Dining Features

Over The Barrel With Lenn Thompson

New York Isn’t the East Coast’s Only Emerging Wine Region

Two weeks ago, I found myself in Charlottesville, Virginia for the 2011 Wine Bloggers Conference. I was there primarily as a member of a “Drink Local” panel where we discussed topics and reasons for drinking local like community, price and value and diversity.

It went well, but with a room filled with mostly local wine enthusiasts, I wonder if there was much, if any, real impact.

This was my second trip to Virginia wine country and while I’d never consider myself fluent in their wines or industry, I’ve learned – I think – to look at Virginia as a wine-producing region and compare it to New York. It’s easy for those of us in New York to only think of New York when it comes to East Coast wines – but they are making some delicious and compelling wines just a few hours south of us.

This column isn’t long enough for a detailed look at VA versus NY, but I can share some high-level thoughts and observations:

They Consider Themselves the Best Too. Within the New York wine community we often take it as fact that New York is the best wine region this side of the Rockies. Right or wrong, down in Virginia they are quick to dispute that, pointing to their nearly 200 wineries and success with a wide range of varieties – everything from vinifera like Viognier, Cabernet Franc and Petit Verdot to the Norton grape.

We Have New York City – They Have Washington, DC. Proximity to New York City is often rightly cited as a huge advantage for New York wineries versus other lesser-known regions. Similarly, Virginia producers have Washington, DC nearby. In fact, one wine trail in Northern Virginia has branded itself as “Washington’s Wine Country.”

Virginia’s Message Isn’t as Mature as New York’s. I don’t mean that as a negative, just an observation. In the Finger Lakes, Riesling rules. Here on Long Island, it’s Merlot. In Virginia, I’ve heard winemakers point to Merlot, Viognier, Petit Verdot and Norton as “the” grape for the state. The Virginia Wine Board – the well-funded version of the New York Wine and Grape Foundation – has created a campaign focusing on Viognier, so for now that is the signature variety – at least in name.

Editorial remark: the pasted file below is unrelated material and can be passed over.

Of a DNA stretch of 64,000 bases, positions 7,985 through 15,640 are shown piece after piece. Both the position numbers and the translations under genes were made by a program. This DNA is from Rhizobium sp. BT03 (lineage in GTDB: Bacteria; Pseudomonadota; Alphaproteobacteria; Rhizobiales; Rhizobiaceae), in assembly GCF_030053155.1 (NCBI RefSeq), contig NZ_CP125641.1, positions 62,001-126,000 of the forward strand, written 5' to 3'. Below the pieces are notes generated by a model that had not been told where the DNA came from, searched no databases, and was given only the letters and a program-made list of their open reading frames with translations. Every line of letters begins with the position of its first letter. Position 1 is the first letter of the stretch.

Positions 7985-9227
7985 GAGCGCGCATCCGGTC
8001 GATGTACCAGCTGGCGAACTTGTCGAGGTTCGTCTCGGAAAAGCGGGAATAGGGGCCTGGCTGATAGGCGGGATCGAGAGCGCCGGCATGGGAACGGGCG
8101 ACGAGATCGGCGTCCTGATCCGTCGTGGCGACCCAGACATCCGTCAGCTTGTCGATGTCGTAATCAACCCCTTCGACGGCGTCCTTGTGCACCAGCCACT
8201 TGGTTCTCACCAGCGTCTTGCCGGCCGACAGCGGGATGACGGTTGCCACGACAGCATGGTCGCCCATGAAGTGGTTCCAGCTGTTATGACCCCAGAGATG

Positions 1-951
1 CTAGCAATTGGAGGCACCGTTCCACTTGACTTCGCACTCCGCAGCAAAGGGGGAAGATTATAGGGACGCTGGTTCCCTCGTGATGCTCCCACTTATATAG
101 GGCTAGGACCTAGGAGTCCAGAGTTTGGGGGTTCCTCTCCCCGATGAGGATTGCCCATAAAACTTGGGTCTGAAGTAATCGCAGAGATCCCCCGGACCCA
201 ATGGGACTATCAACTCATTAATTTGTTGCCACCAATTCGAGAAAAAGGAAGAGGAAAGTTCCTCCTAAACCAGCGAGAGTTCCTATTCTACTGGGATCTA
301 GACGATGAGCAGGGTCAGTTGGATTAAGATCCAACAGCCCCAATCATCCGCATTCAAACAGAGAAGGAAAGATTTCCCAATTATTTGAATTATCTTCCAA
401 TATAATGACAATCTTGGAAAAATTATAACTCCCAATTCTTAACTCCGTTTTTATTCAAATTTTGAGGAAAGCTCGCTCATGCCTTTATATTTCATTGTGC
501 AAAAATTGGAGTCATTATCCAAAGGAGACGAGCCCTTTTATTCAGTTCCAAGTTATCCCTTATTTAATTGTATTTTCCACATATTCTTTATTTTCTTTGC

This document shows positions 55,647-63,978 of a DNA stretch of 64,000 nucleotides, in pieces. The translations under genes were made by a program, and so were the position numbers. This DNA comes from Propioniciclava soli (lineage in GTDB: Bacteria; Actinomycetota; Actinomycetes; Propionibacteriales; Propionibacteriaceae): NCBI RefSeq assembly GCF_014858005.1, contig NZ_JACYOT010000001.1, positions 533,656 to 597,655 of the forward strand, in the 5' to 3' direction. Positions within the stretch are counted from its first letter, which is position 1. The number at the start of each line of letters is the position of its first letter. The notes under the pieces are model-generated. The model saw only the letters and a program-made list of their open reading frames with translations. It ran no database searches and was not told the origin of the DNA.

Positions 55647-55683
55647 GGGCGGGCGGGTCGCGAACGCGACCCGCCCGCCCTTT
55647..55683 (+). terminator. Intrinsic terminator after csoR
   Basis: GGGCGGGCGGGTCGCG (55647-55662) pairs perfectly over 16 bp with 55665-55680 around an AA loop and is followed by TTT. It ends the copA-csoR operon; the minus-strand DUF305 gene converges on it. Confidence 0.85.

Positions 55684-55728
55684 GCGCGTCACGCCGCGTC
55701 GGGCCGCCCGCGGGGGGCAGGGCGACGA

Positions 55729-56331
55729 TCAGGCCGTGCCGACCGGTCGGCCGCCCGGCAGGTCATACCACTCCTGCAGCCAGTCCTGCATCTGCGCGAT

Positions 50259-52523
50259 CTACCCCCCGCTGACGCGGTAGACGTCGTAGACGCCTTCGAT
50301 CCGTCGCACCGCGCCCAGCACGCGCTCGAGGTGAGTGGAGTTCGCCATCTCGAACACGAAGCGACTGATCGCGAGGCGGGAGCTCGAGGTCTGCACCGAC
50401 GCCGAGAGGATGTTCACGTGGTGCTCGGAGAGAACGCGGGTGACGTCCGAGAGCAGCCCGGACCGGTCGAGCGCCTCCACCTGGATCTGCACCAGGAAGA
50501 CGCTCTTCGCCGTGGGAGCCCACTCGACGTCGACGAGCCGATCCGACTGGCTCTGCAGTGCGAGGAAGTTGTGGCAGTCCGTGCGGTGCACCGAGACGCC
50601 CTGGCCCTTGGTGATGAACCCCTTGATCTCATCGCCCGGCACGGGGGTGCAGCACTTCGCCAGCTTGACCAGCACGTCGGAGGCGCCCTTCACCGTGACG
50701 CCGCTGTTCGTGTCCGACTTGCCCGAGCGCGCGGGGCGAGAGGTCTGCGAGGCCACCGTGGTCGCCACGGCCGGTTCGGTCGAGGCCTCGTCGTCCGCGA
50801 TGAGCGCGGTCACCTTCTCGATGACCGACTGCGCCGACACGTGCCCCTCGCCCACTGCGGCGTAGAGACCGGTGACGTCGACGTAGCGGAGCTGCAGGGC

Virginia’s Wines Are Extremely Inconsistent, but on the Whole Quite Good. Every region has its good, bad and ugly wines, but the chasm between the bad and the good seems quite large in Virginia. I have tasted a lot of very good wines there, but also many not-very-good wines with out-of-balance high alcohol or excessive use of new American oak.

Speaking of Oak, There’s Too Much of It. I’ve made a point of tasting as many Virginia Viogniers as I can get my hands on, and some of them are beautiful, with honeysuckle and peachy citrus character. A bit of oak can bring some complexity and improve the mouthfeel, but the vast majority of the ones I’ve tried have been way too oaky – to the point that any varietal character is beaten out of them. It’s a shame, too. At its best, Virginia Viognier is on par with the best Long Island Sauvignon Blanc.

New York’s Best Wines Are Far Better. I haven’t tasted nearly as many Virginia wines as I have New York, but I think New York’s best are far better than the best Virginia wines I’ve tasted. That may not always be the case – there is obviously some serious potential in Virginia.

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